He was born in Polish Russia, the son of a gentleman of respectability, who, dying early in life, left his widow and family in straitened circumstances. The Count's parents were both of middle height, and had six children alternately tail and short, three shooting into manly proportions, while the rest kept each other in countenance as Dwarfs. One of the Count's brothers, six feet four in height, was of a very delicate constitution, while the little gentleman himself, born at the almost invisible size of eight inches, and taking thirty years to accomplish his ultimate elevation of three feet three, and his eldest brother, who was only three inches taller, enjoyed robust health, and in infancy gave their mother no greater trouble than, one may suppose, must always be occasioned by children of the Tom Thumb species, who may be drowned in a basin of milk, trodden to death by a cat, concealed in the folds of a rumpled pocket-handkerchief, lost in a bed of spinage, and carried away in a lady's reticule. We may remark, en passant, that dwarfs are, in general, superior to giants, both in health and longevity, which appears to overthrow the hypothesis of Adam's having exceeded the present race of men in stature, as in age. Surely, as man approached nearer to those dimensions which belonged to him in the energy and freshness of recent creation, his physical powers would be more likely to improve than to deteriorate, and his life to approximate more closely to antediluvian length.
The Count was taken from his mother by her friend, the Starostin de Caorlix, and, on that lady's second marriage, passed into the favour of the Countess Humiecka, of distinguished family, rank, and beauty. With her he travelled through a considerable part of Europe, his size every where procuring him much attention and many privileges. Even the jealousy of a Turkish Pasha found no food for suspicion in his diminutive person, and Joujou (as the Count was then called) was admitted into the innermost apartments of a seraglio. He was clasped in the arms, and seated on the lap of Maria Theresa, who placed on his tiny finger a ring drawn from the hand of the unfortunate Marie Antoinette, then only six years old. At Luneville he was honoured by the notice of Stanislaus, the titular King of Poland, at whose court he was introduced to one of his fraternity, in the person of the renowned Bebe, dwarf to that monarch. Joujou, however, on being measured with his rival, had the proud satisfaction of finding himself three inches the superior in littleness, but in mental stature he far surpassed Bebe, whose understanding was little beyond the intelligence of a well-taught pointer. At Paris Joujou was most kindly received. M. Bouret, the farmer-general, gave him an entertainment, at which all the plates, knives, forks, &c. were proportioned to the size of his guest, and the eatables were ortolans, beccaficos, and other dainties of Lilliputian dimensions. It was this Bouret who, having invited some person of distinction to dine with him early in the spring, treated him with peas at a guinea a quart. The following year, at the same season, the visitor received a second invitation, and begged M. Bouret not to purchase peas again at this exorbitant price, as he could make a very good dinner without them. His host bowed in acquiescence, and the first thing his guest saw on entering M. Bouret's grounds, was a red cow feasting on a pailfull of the dainty vegetables he had refused.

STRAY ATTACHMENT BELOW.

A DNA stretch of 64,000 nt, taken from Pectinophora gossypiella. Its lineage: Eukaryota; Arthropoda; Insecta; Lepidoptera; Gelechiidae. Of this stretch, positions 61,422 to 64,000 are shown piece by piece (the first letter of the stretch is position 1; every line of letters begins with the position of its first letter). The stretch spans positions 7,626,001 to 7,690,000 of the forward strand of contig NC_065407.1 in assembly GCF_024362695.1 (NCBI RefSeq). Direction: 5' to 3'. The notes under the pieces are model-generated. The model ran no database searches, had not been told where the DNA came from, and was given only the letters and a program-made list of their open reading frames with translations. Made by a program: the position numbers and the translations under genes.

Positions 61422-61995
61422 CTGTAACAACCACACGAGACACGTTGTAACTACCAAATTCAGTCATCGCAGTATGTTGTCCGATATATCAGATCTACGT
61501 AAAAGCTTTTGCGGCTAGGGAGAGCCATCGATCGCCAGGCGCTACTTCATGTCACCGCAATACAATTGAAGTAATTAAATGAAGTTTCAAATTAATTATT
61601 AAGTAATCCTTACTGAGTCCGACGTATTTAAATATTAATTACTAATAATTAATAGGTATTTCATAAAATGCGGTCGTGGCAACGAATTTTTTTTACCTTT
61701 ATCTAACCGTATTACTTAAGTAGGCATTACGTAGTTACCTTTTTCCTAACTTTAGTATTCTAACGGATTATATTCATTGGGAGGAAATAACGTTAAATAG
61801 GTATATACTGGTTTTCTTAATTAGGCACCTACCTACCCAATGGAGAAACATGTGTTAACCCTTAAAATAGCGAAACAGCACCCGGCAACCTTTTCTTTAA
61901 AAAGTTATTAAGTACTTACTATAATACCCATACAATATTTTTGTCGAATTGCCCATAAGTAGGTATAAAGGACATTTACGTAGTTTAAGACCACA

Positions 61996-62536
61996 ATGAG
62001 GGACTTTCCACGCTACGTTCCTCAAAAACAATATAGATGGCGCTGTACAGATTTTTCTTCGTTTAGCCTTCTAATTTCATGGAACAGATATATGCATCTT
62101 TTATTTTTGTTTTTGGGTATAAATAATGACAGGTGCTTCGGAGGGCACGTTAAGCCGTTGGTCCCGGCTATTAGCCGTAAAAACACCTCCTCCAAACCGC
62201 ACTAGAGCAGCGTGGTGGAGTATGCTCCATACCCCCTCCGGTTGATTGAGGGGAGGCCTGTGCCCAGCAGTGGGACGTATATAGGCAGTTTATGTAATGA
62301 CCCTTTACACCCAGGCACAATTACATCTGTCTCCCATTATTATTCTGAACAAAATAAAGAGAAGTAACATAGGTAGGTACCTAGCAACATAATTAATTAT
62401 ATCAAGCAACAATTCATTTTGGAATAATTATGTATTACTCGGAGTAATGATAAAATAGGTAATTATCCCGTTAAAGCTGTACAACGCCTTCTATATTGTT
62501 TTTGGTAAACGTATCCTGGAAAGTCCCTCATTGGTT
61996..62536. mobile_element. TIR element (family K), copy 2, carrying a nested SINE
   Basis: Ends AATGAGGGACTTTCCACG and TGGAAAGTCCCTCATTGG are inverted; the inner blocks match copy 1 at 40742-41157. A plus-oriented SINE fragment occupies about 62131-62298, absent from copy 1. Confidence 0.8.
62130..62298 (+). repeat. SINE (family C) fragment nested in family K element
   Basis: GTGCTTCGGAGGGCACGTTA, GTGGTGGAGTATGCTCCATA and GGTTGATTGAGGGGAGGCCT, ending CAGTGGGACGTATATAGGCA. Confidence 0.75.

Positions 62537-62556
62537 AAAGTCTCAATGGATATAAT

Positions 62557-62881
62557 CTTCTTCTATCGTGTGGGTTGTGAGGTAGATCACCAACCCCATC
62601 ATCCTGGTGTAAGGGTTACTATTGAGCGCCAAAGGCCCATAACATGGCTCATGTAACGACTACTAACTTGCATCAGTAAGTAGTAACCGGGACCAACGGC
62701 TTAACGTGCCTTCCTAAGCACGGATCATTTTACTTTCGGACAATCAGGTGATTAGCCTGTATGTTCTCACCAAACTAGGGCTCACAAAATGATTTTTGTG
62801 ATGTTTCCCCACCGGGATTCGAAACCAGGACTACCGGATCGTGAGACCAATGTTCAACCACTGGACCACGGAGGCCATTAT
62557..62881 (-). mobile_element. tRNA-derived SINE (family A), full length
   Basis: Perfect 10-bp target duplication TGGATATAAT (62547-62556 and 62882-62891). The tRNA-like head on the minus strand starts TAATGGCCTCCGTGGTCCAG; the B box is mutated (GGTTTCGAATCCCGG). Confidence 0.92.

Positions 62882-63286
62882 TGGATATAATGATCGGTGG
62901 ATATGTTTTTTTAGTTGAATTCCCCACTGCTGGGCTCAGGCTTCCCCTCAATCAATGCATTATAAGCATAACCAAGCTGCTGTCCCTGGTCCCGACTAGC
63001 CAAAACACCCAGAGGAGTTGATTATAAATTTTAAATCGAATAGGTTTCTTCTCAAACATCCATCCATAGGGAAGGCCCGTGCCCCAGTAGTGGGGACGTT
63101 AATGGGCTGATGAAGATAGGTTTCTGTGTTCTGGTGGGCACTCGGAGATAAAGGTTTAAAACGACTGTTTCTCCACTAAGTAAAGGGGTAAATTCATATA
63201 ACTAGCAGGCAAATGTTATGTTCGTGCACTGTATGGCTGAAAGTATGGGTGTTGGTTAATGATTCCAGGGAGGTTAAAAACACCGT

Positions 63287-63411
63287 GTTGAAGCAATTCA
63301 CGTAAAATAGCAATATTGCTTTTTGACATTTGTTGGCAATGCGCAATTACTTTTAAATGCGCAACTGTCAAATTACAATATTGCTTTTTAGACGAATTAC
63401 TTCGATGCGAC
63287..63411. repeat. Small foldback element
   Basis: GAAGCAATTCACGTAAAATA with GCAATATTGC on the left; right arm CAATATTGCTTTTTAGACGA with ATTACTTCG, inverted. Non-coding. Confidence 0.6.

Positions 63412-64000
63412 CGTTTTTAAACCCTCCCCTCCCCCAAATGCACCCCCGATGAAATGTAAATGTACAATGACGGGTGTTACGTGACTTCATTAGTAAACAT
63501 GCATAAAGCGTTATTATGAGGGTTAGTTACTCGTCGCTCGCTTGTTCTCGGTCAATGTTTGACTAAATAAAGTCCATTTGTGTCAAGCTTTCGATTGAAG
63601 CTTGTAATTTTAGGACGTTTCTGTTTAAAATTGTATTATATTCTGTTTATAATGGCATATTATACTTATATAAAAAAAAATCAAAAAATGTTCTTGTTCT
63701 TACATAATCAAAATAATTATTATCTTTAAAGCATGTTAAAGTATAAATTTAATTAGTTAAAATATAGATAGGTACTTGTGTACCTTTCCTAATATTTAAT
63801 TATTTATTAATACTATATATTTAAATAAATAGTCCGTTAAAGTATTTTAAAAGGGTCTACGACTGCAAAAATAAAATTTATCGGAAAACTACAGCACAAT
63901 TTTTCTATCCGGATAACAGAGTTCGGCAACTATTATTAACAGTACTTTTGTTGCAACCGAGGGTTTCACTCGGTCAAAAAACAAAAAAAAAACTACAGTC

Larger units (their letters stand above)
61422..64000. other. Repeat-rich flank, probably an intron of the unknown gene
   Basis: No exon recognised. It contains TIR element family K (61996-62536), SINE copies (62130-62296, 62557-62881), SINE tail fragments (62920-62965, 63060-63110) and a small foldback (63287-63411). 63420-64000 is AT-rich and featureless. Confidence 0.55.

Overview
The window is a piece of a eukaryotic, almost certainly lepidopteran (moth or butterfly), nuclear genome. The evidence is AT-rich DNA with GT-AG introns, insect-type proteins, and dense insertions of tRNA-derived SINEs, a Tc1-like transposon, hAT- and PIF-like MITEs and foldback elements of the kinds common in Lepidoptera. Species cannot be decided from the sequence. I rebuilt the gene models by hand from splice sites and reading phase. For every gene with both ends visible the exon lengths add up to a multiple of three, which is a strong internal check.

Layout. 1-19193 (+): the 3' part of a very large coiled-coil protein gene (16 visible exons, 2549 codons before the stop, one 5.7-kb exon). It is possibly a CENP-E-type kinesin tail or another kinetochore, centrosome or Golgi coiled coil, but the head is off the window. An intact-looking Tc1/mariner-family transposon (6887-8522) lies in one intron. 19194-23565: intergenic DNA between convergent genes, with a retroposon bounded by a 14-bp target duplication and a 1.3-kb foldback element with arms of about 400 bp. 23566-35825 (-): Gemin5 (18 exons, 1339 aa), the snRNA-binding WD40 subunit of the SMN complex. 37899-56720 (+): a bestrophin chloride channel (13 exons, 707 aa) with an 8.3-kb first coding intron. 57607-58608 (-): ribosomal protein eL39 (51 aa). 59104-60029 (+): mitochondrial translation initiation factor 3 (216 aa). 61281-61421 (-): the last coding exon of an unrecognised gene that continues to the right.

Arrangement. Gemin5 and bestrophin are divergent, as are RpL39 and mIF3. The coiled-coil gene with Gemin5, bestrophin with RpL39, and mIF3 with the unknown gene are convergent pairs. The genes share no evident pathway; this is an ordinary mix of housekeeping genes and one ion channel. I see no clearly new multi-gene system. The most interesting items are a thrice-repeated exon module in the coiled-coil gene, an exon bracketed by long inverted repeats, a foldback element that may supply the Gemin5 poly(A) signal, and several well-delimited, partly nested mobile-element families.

From Paris the Countess Humiecka repaired to Holland, while Joujou “sequitur-non passibus æquis," and from thence to Warsaw, the capital of their native country.
Here the Count Boruwlaski, by his own con